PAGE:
Frequently Asked Questions: Little Sisters of the Poor

  • Where was the lawsuit filed, and what is its status now? 
  • How much are the fines if the Little Sisters do not comply? 
  • But what about the Hobby Lobby decision—didn’t that ruling protect ministries already? 
  • Isn’tthere a “religious employer exemption” that would cover the Little Sisters?

Where was the lawsuit filed, and what is its status now? 

The lawsuit was filed in the federal district court in Denver, Colorado on September 24, 2013. The court ruled against the Little Sisters and refused to give them temporary relief from the mandate, which meant they would face the prospect of up to $70 million in government fines per year unless they provided services contrary to Catholic teachings. This forced the Little Sisters to ask the Supreme Court for temporary relief while the case is ongoing. Justice Sotomayor granted the Little Sisters relief on December 31, 2013. The Tenth Circuit Court once again ruled against the Little Sisters in July 2015. The Little Sisters filed a petition to the Supreme Court and their case was granted on Nov. 6, 2015, and consolidated with 6 other non-profit religious ministries cases (view complete list). The Little Sisters case will be heard March 23, 2016.

How much are the fines if the Little Sisters do not comply? 

The Little Sisters have 27 homes in the United States. The government is threatening fines against the Sisters of about $100 per employee per day. In total, the Little Sisters could be forced to pay $70 million in fines per year, which is roughly one-third of their operating budget. These fines are severe and would needlessly take money that should be spent on the Little Sisters ministry of caring for the elderly poor.

But what about the Hobby Lobby decision—didn’t that ruling protect ministries already? 

The Hobby Lobby decision should have resolved this issue. However, some courts have ruled against ministries like the Little Sisters because they say that the government’s rules for non-profits work differently than for-profit organizations. Such judges argue that religious non-profit groups like the Little Sisters should not feel complicit when they are forced to change their healthcare plans to provide services such as ella, the week after pill. However, it is up to the Little Sisters, not the government, to determine whether such actions are a violation of their faith.  Indeed, 20 federal appellate judges have signed opinions agreeing the government has no right to tell the Little Sisters what is and is not against their religious beliefs. The Little Sisters’ faith prohibits them from giving into the government’s demands. The Little Sisters cannot in good conscience authorize their health plans to provide services. It makes no sense for the government to make the Little Sisters provide those services since they can be easily obtained through the government’s own exchanges.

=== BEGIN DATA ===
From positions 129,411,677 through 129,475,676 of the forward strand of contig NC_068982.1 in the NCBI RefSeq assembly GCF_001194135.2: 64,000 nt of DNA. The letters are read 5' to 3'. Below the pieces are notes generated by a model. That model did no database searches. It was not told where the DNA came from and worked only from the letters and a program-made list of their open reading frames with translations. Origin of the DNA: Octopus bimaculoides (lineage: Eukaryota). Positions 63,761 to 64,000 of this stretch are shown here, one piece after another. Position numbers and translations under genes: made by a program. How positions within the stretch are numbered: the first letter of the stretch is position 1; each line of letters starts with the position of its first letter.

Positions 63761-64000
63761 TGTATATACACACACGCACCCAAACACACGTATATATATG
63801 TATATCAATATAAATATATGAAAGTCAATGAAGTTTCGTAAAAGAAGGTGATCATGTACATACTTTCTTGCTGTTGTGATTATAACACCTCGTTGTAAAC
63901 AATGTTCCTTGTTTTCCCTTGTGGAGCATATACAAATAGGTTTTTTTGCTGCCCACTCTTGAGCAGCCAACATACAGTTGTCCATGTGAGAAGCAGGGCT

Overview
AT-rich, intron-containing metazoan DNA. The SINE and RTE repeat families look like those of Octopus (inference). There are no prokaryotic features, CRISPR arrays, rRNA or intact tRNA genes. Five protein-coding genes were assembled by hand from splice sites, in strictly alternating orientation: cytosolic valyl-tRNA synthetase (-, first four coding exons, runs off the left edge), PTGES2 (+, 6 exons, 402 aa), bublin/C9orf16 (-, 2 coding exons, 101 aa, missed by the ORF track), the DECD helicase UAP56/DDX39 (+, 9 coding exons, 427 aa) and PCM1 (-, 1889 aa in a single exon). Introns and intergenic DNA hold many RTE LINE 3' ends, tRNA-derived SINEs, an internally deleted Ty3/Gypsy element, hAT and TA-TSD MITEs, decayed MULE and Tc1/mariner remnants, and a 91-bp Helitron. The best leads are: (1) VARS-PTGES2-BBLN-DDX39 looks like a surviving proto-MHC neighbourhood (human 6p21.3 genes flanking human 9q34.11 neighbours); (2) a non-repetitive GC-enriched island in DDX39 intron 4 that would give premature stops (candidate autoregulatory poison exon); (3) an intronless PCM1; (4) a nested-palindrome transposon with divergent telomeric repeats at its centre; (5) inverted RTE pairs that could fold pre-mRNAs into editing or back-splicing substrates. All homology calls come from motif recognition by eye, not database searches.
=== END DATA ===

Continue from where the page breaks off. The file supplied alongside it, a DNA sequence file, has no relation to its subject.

Isn’t there a “religious employer exemption” that would cover the Little Sisters? 

No. The government says The Little Sisters are not religious enough to be exempt, and insists that the mandate exemption apply only to churches and church-controlled ministries. Absurdly, the government has admitted it is simply guessing about whether the Little Sisters’ homes are more or less religious than other organizations. And even the religious exemptions are narrow compared to the grandfathered exemptions for large corporations such as Exxon, Visa, large municipalities like the City of New York and even the government’s own military healthcare, Tricare for convenience or financial reasons. All told, one-third of Americans don’t have plans subject to the government’s mandate.